Sure, that worked out great the last time it happened. :lookinup:

Plus people bitch that the gov't spends too much for subsidies. Wonder if those markets recieve subsidies?

What congress needs to do is take oil off the market and stabilize pricing or the US will never be able to compete with the countries who have very low or subsidized gas prices.
I probably agree with most of that.. my post was really regarding your knee-jerk reaction to the OP by calling the article sensationalized fear. No, it's fact, not fear. The only thing to fear right now, is the people who are too dumb to have a little fear.
 

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I have been saying for a year or more that a weak dollar is no good for this economy. And the Fed's plan to further weaken it and print useless money in order to buy debt is going to cause oil and interest rates to increase tremendously. You're going to see the prime rate approach 21.5% like it did in 1980. Inflation is coming, but I don't see it being as high as this article claims but it will still be painful.
 

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I have been saying for a year or more that a weak dollar is no good for this economy. And the Fed's plan to further weaken it and print useless money in order to buy debt is going to cause oil and interest rates to increase tremendously. You're going to see the prime rate approach 21.5% like it did in 1980. Inflation is coming, but I don't see it being as high as this article claims but it will still be painful.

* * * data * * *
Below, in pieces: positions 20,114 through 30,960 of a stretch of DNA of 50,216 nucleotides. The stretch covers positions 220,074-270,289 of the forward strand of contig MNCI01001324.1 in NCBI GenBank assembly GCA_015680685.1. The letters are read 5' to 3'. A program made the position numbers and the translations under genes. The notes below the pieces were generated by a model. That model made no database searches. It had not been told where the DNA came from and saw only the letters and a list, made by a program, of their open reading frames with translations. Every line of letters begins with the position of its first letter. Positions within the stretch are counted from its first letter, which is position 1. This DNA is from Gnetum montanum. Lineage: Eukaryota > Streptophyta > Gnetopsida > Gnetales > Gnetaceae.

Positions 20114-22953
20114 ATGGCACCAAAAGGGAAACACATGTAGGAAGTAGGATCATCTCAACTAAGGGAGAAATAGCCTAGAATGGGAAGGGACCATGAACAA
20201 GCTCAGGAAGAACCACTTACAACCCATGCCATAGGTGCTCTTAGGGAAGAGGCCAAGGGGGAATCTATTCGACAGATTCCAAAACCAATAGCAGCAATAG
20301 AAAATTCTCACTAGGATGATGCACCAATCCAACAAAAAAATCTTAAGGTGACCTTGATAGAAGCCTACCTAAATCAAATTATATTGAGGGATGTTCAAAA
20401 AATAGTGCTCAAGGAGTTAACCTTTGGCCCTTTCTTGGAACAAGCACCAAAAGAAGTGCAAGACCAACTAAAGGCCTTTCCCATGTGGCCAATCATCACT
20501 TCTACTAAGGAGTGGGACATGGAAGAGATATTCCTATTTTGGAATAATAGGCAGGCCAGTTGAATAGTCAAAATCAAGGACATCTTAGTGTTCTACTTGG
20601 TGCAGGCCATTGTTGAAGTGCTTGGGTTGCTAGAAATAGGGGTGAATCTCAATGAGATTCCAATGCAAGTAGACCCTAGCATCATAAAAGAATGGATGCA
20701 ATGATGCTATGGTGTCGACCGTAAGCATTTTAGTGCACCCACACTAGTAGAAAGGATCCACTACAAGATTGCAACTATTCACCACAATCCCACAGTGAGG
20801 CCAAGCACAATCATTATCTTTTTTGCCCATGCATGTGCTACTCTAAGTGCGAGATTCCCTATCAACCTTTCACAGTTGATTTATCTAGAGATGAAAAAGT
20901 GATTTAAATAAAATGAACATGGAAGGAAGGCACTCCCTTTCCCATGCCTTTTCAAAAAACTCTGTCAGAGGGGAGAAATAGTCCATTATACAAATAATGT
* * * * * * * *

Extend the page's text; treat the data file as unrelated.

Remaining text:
Relatively speaking, history shows that during the depression, things were pretty close to "that high". People just didn't notice because they couldn't buy it anyway. :huh:
 

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I have been saying for a year or more that a weak dollar is no good for this economy. And the Fed's plan to further weaken it and print useless money in order to buy debt is going to cause oil and interest rates to increase tremendously. You're going to see the prime rate approach 21.5% like it did in 1980. Inflation is coming, but I don't see it being as high as this article claims but it will still be painful.
Good thing the new reublican majority will fix all this just like bush did.


Take Back America.....n all that ****.:thumbsup:
 

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Good thing the new reublican majority will fix all this just like bush did.


Take Back America.....n all that ****.:thumbsup:
:laughing:
Right own! Power to the people, an' all that!

Enjoy your turpitude!
 

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So we print more funny money and then prices go up because the dollar buys less??? :huh: